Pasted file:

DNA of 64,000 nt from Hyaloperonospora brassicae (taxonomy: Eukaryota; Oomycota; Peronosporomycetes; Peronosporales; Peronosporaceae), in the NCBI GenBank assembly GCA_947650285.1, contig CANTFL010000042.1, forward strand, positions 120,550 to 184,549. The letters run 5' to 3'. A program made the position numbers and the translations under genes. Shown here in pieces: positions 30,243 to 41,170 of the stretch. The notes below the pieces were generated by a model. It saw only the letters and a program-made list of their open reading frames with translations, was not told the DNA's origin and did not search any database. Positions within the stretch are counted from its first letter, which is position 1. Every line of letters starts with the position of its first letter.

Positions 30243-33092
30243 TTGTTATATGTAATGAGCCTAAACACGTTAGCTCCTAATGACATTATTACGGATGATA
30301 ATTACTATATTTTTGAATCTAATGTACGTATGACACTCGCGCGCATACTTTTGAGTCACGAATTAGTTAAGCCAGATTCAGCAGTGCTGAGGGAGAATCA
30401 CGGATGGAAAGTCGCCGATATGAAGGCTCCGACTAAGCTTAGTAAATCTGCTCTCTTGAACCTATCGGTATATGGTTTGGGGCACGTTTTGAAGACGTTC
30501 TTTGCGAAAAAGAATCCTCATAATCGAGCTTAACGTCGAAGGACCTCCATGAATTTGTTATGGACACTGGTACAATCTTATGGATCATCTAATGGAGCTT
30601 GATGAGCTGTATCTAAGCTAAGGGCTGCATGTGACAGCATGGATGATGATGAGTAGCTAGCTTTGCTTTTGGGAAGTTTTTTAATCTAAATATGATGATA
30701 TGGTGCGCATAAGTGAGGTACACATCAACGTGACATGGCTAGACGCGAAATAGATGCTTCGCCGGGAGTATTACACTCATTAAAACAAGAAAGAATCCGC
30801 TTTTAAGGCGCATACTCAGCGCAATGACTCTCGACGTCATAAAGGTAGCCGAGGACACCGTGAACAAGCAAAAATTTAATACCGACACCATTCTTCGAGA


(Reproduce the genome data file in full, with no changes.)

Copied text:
DNA of 64,000 nt from Hyaloperonospora brassicae (taxonomy: Eukaryota; Oomycota; Peronosporomycetes; Peronosporales; Peronosporaceae), in the NCBI GenBank assembly GCA_947650285.1, contig CANTFL010000042.1, forward strand, positions 120,550 to 184,549. The letters run 5' to 3'. A program made the position numbers and the translations under genes. Shown here in pieces: positions 30,243 to 41,170 of the stretch. The notes below the pieces were generated by a model. It saw only the letters and a program-made list of their open reading frames with translations, was not told the DNA's origin and did not search any database. Positions within the stretch are counted from its first letter, which is position 1. Every line of letters starts with the position of its first letter.

Positions 30243-33092
30243 TTGTTATATGTAATGAGCCTAAACACGTTAGCTCCTAATGACATTATTACGGATGATA
30301 ATTACTATATTTTTGAATCTAATGTACGTATGACACTCGCGCGCATACTTTTGAGTCACGAATTAGTTAAGCCAGATTCAGCAGTGCTGAGGGAGAATCA
30401 CGGATGGAAAGTCGCCGATATGAAGGCTCCGACTAAGCTTAGTAAATCTGCTCTCTTGAACCTATCGGTATATGGTTTGGGGCACGTTTTGAAGACGTTC
30501 TTTGCGAAAAAGAATCCTCATAATCGAGCTTAACGTCGAAGGACCTCCATGAATTTGTTATGGACACTGGTACAATCTTATGGATCATCTAATGGAGCTT
30601 GATGAGCTGTATCTAAGCTAAGGGCTGCATGTGACAGCATGGATGATGATGAGTAGCTAGCTTTGCTTTTGGGAAGTTTTTTAATCTAAATATGATGATA
30701 TGGTGCGCATAAGTGAGGTACACATCAACGTGACATGGCTAGACGCGAAATAGATGCTTCGCCGGGAGTATTACACTCATTAAAACAAGAAAGAATCCGC
30801 TTTTAAGGCGCATACTCAGCGCAATGACTCTCGACGTCATAAAGGTAGCCGAGGACACCGTGAACAAGCAAAAATTTAATACCGACACCATTCTTCGAGA